Minister for Communications and Information, Yaacob Ibrahim, yesterday sang praises about the latest internet ban saying that foreign countries are learning from Singapore on how to ban the internet for the civil service. Speaking to state propaganda media The Straits Times, Minister Yaacob said he received “expression of interests” from his foreign counterparts, despite not naming any of them.
“You’ll be very surprised at the kind of responses I received from my counterparts. They want to know how we do it. In fact, I was seated at a dinner and one of the ambassadors said ‘We were surprised that you decided to do it and we want to learn from you because we think this should be done’.”
It is unknown if foreign delegates are poking fun at Minister’s Yaacob, or the Minister is genuinely clueless because an internet ban is an infringement of constitutional rights to information around the world.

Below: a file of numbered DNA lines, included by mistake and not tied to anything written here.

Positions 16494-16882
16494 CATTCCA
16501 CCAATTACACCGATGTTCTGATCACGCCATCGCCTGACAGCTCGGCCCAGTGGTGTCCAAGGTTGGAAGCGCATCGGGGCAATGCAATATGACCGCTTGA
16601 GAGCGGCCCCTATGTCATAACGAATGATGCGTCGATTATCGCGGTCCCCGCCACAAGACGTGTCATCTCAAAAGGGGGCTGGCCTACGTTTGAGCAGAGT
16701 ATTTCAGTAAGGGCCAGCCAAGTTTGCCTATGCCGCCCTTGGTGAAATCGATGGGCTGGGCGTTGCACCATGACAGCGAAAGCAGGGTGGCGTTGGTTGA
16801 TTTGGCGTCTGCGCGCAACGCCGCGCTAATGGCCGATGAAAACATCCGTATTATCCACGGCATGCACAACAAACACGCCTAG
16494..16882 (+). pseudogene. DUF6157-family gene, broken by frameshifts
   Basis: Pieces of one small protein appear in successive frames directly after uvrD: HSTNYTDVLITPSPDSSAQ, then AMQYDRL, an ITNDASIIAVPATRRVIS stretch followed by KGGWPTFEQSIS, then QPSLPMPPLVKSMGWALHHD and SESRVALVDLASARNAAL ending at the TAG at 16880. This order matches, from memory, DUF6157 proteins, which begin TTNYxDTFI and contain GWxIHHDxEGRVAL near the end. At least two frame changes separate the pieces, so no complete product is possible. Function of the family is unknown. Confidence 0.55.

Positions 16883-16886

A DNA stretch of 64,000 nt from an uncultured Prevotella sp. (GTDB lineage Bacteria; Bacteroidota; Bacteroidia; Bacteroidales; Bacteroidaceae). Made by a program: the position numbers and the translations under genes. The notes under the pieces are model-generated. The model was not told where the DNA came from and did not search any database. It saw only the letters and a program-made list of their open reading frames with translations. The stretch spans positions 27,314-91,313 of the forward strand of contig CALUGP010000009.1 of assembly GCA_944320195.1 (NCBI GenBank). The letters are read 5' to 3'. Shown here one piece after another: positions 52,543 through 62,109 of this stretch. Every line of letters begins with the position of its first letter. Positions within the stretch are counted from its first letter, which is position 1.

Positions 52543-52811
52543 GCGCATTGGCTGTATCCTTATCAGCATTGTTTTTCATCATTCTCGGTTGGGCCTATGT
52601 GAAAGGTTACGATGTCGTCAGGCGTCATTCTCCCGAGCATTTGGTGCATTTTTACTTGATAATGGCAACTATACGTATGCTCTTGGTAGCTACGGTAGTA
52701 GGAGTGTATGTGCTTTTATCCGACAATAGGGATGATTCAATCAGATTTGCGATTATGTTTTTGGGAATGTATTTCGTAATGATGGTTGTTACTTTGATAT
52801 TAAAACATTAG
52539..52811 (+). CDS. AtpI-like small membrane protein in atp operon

Minister Yaacob was also very proud that Singapore is the first country to ban the internet: “To the best of my knowledge, given the extensiveness with which we are doing this, I think we are the first.”
Despite facing increasing public criticisms about Singapore’s lack of cyber security capabilities and ridiculating the internet ban as sheer incompentency, the Singapore government is actively whitewashing the stigma. The Infocomm Development Authority (IDA) lauded the internet ban as the right step forward, Minister Vivian Balakrishnan said the move is part of the Smart Nation initiative and “the other of the same coin”, while Prime Minister Lee Hsien Loong said that he was the “first candidate” to have done it himself and find the internet ban plausible.